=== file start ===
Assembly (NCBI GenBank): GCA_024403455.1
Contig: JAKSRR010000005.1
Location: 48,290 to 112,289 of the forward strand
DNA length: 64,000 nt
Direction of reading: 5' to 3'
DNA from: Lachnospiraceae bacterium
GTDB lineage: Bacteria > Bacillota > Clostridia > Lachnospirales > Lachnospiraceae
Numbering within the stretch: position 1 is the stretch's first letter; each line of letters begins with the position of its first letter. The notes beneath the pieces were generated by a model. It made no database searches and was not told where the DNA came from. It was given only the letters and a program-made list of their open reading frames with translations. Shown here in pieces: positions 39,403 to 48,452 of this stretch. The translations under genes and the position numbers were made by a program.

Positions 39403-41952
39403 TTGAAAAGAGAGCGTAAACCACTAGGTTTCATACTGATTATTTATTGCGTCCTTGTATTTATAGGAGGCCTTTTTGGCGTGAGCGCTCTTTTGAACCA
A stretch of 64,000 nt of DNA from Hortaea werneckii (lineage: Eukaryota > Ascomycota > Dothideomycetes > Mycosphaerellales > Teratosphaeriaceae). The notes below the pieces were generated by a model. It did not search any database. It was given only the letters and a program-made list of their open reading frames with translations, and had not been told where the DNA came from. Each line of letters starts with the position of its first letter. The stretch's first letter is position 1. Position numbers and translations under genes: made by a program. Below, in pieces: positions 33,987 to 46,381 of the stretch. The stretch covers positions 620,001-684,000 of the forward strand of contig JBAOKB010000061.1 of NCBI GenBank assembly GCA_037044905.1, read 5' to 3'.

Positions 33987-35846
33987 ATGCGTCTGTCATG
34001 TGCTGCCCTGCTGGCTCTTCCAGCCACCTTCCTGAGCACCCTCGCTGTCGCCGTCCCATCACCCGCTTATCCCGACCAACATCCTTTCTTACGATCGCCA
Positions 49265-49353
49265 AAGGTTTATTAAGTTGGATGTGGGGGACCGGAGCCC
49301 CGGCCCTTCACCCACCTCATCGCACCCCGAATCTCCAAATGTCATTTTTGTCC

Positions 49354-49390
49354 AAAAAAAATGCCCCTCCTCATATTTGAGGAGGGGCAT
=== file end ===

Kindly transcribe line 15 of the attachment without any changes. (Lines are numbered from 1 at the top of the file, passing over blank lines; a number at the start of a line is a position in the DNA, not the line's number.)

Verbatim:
Positions 49265-49353